Kathmandu: From early morning, housewives carrying buckets and brass pots queue in the back streets of Nepal's capital for the free water pumped from a network of ancient stone spouts.
A lifeline in a city with erratic government supplies and expensive private alternatives, Kathmandu's intricately carved communal spouts have survived invasions and earthquakes.
But the centuries-old water taps are now suffering from a much more modern threat, the rapid development of the chaotic capital, to the despair of thousands of Kathmandu's residents who depend on them.
"We don't have the luxury of buying water for everyday use... I don't know what I will do if this stone spout dries up," mother-of-three Namita Maharjan, 34, said as she waited to collect water near her home.
The population of sprawling Kathmandu has expanded by 60 percent in a decade, according to Nepal's 2011 census, with some 2.5 million people requiring 350 million litres of water per day.
But the struggling city's government is only able to meet about half that demand and private companies charge up to $11 for 1000 litres (264 gallons) -- an unaffordable price for many residents -- making the free taps a critical part of Kathmandu's infrastructure.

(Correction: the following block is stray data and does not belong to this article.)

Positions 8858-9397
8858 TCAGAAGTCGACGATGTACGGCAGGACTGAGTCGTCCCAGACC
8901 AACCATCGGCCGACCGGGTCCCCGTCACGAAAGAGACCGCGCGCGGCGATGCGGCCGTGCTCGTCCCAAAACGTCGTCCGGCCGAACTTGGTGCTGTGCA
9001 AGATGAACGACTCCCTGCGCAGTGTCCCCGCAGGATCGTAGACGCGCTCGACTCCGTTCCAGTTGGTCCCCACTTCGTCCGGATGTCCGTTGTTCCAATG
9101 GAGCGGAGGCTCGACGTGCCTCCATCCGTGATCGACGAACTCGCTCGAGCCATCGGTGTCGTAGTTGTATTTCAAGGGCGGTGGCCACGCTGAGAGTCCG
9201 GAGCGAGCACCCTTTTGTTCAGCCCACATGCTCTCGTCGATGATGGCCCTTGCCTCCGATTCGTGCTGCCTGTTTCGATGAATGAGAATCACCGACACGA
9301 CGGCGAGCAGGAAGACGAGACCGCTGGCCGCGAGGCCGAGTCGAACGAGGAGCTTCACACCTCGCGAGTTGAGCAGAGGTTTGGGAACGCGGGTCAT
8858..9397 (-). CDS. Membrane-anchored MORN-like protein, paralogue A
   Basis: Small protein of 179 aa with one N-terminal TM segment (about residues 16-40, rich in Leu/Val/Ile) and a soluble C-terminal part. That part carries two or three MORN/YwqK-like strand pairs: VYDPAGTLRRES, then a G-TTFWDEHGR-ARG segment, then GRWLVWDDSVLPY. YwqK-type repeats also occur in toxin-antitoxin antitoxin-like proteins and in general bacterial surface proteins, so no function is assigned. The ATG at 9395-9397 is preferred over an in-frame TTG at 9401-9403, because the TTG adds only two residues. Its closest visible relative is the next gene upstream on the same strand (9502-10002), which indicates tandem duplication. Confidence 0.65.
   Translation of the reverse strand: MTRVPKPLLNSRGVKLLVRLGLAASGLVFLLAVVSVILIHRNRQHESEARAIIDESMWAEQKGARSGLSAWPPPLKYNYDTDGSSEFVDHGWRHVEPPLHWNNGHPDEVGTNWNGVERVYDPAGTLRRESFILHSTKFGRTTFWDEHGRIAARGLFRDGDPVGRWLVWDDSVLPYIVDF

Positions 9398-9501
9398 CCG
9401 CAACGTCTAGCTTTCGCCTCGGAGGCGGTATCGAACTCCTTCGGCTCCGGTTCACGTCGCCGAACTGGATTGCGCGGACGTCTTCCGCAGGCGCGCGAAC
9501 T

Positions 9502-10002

For Maharjan, whose husband earns just $150-200 a month, the threat of losing her neighbourhood spout -- which she describes as a "blessing" -- is terrifying.
Already more than half of the valley's 389 spouts have fallen into disrepair, according to a 2006 survey by the Kathmandu-based NGO, Forum for Urban Water and Sanitation (NGOFUWS).
More are expected to dry up as unregulated construction blocks underground water channels, which has prompted some residents to dig their own tube wells indiscriminately.
Hotels, construction firms and private industries are also digging their own wells, which has caused an alarming dip in the groundwater table. Between 1995 and 2013, levels fell by an average of 2.5 metres (98 inches) per year, according to government figures.
"Unplanned urbanisation and over-extraction of groundwater is crushing the ancient supply system of the spouts," says NGOFUWS secretary Anil Sthapit.
The spouts dotted throughout Kathmandu date back to the sixth century when the city, now a traffic-clogged concrete jungle, was home to hundreds of temples.
A prince belonging to the Licchavi dynasty built the taps, known as "dhunge dhara" in Nepali, in a bid to provide clean drinking water to citizens.